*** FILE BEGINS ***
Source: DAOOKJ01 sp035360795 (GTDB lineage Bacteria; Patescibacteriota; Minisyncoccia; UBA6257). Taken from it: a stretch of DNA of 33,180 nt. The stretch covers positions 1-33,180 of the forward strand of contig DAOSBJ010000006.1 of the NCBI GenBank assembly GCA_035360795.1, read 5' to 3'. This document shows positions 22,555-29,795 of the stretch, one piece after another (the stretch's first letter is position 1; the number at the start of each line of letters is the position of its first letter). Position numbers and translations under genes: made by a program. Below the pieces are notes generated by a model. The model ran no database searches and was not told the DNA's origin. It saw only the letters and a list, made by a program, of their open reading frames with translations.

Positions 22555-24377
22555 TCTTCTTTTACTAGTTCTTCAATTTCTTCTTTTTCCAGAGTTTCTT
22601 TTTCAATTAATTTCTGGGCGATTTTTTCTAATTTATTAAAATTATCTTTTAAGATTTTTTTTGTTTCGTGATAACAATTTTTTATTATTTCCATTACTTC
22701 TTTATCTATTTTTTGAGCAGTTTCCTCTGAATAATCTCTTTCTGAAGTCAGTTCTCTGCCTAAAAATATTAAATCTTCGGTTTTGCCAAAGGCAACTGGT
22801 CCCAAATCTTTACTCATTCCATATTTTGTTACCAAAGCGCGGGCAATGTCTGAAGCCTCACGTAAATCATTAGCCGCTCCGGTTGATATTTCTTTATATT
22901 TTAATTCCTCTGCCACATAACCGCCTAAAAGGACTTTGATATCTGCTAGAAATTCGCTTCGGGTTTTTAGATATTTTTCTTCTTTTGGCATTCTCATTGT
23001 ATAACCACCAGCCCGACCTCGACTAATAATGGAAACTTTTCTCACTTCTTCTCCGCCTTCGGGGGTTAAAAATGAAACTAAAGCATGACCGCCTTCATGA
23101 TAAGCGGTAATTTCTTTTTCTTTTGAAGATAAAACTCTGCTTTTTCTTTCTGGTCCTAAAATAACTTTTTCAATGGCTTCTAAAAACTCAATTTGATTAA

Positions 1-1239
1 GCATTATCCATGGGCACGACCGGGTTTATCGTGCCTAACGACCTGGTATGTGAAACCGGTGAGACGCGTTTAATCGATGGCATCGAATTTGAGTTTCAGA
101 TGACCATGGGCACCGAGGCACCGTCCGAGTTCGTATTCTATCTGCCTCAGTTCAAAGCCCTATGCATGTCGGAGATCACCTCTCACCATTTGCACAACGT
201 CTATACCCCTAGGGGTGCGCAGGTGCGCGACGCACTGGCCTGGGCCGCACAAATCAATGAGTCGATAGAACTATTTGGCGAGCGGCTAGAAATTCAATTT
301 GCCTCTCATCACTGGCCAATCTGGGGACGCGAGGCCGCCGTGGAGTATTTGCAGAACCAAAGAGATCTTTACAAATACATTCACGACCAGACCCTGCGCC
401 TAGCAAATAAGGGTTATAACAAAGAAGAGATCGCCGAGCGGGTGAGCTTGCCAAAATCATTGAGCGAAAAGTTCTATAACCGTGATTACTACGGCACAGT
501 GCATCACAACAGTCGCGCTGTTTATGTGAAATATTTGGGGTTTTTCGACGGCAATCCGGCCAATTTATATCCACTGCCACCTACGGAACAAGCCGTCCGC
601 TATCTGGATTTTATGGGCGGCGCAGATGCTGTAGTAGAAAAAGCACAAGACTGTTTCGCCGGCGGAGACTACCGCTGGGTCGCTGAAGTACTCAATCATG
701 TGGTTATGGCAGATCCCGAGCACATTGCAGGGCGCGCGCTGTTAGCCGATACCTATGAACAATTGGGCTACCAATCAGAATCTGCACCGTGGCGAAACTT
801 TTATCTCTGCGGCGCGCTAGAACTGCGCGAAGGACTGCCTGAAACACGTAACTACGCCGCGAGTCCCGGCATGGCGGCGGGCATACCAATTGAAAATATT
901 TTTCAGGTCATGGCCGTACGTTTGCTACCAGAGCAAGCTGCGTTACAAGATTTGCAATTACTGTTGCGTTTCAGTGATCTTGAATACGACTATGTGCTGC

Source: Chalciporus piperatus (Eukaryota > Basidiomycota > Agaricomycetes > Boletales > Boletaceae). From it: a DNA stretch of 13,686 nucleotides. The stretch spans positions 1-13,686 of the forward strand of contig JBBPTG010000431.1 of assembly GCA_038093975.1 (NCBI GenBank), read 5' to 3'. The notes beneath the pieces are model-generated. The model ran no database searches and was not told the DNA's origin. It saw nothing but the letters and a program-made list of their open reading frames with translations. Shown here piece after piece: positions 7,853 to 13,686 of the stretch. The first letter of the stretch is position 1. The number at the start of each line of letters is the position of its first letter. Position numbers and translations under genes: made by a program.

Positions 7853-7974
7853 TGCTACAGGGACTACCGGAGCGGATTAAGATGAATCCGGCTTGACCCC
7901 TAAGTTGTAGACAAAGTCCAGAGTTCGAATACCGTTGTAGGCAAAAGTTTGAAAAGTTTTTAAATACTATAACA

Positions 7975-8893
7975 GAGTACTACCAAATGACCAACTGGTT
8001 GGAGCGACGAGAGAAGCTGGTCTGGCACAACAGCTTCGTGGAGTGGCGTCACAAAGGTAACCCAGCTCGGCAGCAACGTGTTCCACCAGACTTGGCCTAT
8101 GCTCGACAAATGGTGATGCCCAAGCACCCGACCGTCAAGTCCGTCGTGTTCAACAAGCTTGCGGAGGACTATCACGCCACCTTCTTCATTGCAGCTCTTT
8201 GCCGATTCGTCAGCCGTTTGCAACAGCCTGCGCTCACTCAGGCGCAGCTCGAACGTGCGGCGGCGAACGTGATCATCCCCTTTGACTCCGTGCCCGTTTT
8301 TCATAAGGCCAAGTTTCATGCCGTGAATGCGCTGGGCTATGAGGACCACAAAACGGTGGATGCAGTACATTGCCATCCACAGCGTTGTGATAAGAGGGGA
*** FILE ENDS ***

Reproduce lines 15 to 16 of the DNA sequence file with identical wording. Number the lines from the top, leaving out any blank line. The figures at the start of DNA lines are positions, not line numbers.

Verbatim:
401 TAGCAAATAAGGGTTATAACAAAGAAGAGATCGCCGAGCGGGTGAGCTTGCCAAAATCATTGAGCGAAAAGTTCTATAACCGTGATTACTACGGCACAGT
501 GCATCACAACAGTCGCGCTGTTTATGTGAAATATTTGGGGTTTTTCGACGGCAATCCGGCCAATTTATATCCACTGCCACCTACGGAACAAGCCGTCCGC